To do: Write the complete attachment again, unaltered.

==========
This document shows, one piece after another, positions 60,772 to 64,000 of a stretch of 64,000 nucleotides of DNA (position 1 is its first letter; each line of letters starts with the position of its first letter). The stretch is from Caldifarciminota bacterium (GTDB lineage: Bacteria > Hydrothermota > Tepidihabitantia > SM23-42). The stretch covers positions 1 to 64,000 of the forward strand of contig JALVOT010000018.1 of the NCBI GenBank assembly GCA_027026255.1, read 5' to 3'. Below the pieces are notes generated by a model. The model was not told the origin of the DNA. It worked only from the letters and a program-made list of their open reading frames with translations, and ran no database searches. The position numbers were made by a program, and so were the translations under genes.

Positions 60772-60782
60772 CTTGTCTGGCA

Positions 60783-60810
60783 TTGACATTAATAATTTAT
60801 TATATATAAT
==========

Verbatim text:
This document shows, one piece after another, positions 60,772 to 64,000 of a stretch of 64,000 nucleotides of DNA (position 1 is its first letter; each line of letters starts with the position of its first letter). The stretch is from Caldifarciminota bacterium (GTDB lineage: Bacteria > Hydrothermota > Tepidihabitantia > SM23-42). The stretch covers positions 1 to 64,000 of the forward strand of contig JALVOT010000018.1 of the NCBI GenBank assembly GCA_027026255.1, read 5' to 3'. Below the pieces are notes generated by a model. The model was not told the origin of the DNA. It worked only from the letters and a program-made list of their open reading frames with translations, and ran no database searches. The position numbers were made by a program, and so were the translations under genes.

Positions 60772-60782
60772 CTTGTCTGGCA

Positions 60783-60810
60783 TTGACATTAATAATTTAT
60801 TATATATAAT